I get emails and messages each day from aspiring bloggers and influencers on how to get sponsored work. There is no magical formula and I hope this article is a stepping stone in helping you get financial freedom from your 9-5 job or just to help you bring in part-time income. I have learned that these tend to work through trial and error, and error, and error. Don’t be discouraged if one of them doesn’t work for you — things take time and they don’t happen overnight.
The mindset that you have to have a million followers to get paid work is not accurate. A lot of companies would rather you have an engaged audience who believes in your work than 100K fans who just like all your stuff. Engagement is key.
There is also no magic number of when you should start being paid to do sponsored work. When I had 2,000 followers I reached out to my local Four seasons Hotel and they said yes — you just have to be dedicated to what you are doing.
2. Follow the companies that you love and would love to work with.
By that I don’t mean go haywire and like and comment on their posts right this minute. Casually engage with them. If they host Twitter chats, participate, if they post photos on their Instagram that ask questions, answer some or if they do fun games or activities on Facebook, you can engage them there as well. Just don’t go all stage 5 clinger — that can be annoying.
3. Make a fabulous media kit to send companies.
Your media kit is your resume and should be a 1 page document with your social reach, a headshot, page views on your blog, if you write for any major media networks, what you specialize in, and then you can add various things at the bottom such as brand partnerships, any ambassador roles you have, and so on.
- Your media kit should NOT be your resume.
- You can make one for free using Canva.com.
4. Create a flawless pitch.
You are going to have to pitch companies eventually. I did, and I still do. With every pitch you send you learn more about what you did right and what did not work so well. To break down a good pitch, it should include the following:
- Introduce yourself and a short background.
- Let them know you are reaching out to see if they work with bloggers or influencers (whichever you go by) and then let them know what you are after.
- Tell them about your reach and demographics and how this partnership would be a good fit for them.
- Let them know what you are offering workwise in exchange.
- Thank them for their consideration.
- Leave your blog and social handle(s) at the bottom and attach a media kit.
- Do NOT send a ton of follow-up emails — after a week send one and if you don’t hear from them, they are either too busy or decided to pass up on your offer. Keep in mind they get these emails everyday — it’s not personal.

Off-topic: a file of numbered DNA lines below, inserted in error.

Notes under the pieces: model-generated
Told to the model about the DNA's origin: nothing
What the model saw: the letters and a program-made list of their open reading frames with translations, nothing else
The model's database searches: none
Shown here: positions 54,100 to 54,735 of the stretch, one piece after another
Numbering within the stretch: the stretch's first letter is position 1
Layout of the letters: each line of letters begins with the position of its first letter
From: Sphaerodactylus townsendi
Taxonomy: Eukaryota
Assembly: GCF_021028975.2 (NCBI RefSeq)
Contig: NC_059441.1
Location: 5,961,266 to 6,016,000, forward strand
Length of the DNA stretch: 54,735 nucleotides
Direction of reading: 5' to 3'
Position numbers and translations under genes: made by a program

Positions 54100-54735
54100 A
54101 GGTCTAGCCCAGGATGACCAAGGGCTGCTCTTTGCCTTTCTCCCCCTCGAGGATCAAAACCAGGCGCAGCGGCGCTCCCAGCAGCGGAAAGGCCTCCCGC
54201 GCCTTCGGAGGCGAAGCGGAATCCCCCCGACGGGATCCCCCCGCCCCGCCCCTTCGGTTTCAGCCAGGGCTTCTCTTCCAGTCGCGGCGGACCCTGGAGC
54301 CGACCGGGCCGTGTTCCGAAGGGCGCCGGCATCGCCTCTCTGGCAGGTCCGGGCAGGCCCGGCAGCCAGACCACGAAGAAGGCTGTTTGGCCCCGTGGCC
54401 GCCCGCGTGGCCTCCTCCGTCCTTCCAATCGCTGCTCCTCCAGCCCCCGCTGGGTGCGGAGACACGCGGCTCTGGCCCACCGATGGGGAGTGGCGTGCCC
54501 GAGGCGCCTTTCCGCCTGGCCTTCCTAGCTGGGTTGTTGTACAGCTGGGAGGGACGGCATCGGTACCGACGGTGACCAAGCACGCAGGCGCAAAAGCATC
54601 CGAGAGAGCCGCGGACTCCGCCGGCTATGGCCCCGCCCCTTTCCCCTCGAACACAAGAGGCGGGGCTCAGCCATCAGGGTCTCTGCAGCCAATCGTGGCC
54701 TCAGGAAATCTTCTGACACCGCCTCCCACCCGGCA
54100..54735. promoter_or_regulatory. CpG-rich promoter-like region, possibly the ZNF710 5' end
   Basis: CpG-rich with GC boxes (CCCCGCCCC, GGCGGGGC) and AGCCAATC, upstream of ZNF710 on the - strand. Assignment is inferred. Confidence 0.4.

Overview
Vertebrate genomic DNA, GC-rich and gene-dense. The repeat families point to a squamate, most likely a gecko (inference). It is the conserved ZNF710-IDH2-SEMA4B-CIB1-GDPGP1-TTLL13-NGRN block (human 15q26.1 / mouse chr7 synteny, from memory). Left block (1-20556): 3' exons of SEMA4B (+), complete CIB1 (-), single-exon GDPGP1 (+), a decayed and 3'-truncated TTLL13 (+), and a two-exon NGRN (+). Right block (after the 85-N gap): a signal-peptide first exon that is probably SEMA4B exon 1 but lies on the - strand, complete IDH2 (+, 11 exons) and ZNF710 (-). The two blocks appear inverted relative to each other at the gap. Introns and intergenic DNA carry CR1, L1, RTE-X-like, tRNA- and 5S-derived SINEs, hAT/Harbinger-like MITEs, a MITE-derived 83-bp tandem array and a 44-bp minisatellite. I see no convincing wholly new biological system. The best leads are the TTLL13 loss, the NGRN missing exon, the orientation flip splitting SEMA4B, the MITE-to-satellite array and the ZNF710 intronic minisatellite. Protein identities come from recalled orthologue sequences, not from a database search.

5. Utilize sites that connect brands with influencers.
There are several platforms like Tribe or Popular Pays that allow you to bid on work for their clients. Make sure when you use these sites that you are clear about what you will be creating for them in photo or video format. The more information you give them, better chance they can understand if it is a good fit.
It would be best to make sure before bidding on work that the brand aligns with you and your brand — don’t sponsor stuff you wouldn’t even use. For example: sponsoring cow milk if you are a Vegan. It won’t fit and it will be noticeable.
6. Cold pitch brands that you love.
With the internet being such a big place with hundreds of millions of users, sometimes it is hard for brands to find you. Don’t be afraid to pitch a brand that you love and would love to work with. Make sure you are looking for the right contact though.
Do NOT email the email@example.com or firstname.lastname@example.org — search for the Public Relations or Marketing contact for the company. If you cannot find it, you can use those emails above or even social media to ask for those contacts.
7. For every no you get, you are getting closer to a yes.
As sales go, you have to get through all the no’s to get a yes. Don’t be discouraged when you get turned down as brands cannot work with everyone who contacts them. You may still end up working with them down the line, you never know what their current situation is or marketing budget.
8. Network your butt off.
I credit most of my success to networking. I keep in good contact with PR companies I do work for and brands that I have ongoing relationships with. There is no shame in being friendly and staying in touch with people. When it’s a win-win situation for both parties, even better.
9. Write for large publications.
Then watch the emails roll in from companies asking for sponsored content. While you may not be able to write on the big site you publish to on occasion, you can always offer sponsored content on your blog or social channels.
10. Try to offer diversity on your platforms.
For example, my channels focus on food, travel and luxury. I can take on work from a variety of sponsors under those niches. If your channel is all selfies or all doors, you are going to have a hard time getting someone to pay you for another picture of yourself.
The caveat to this is that if you are a lifestyle blogger, you can land sponsorships through clothing companies, make-up, and the list goes on. You just need to make sure you are incorporating all these things into your channels. We all eat, so why not add a food element. There are more sponsors for food than anything else.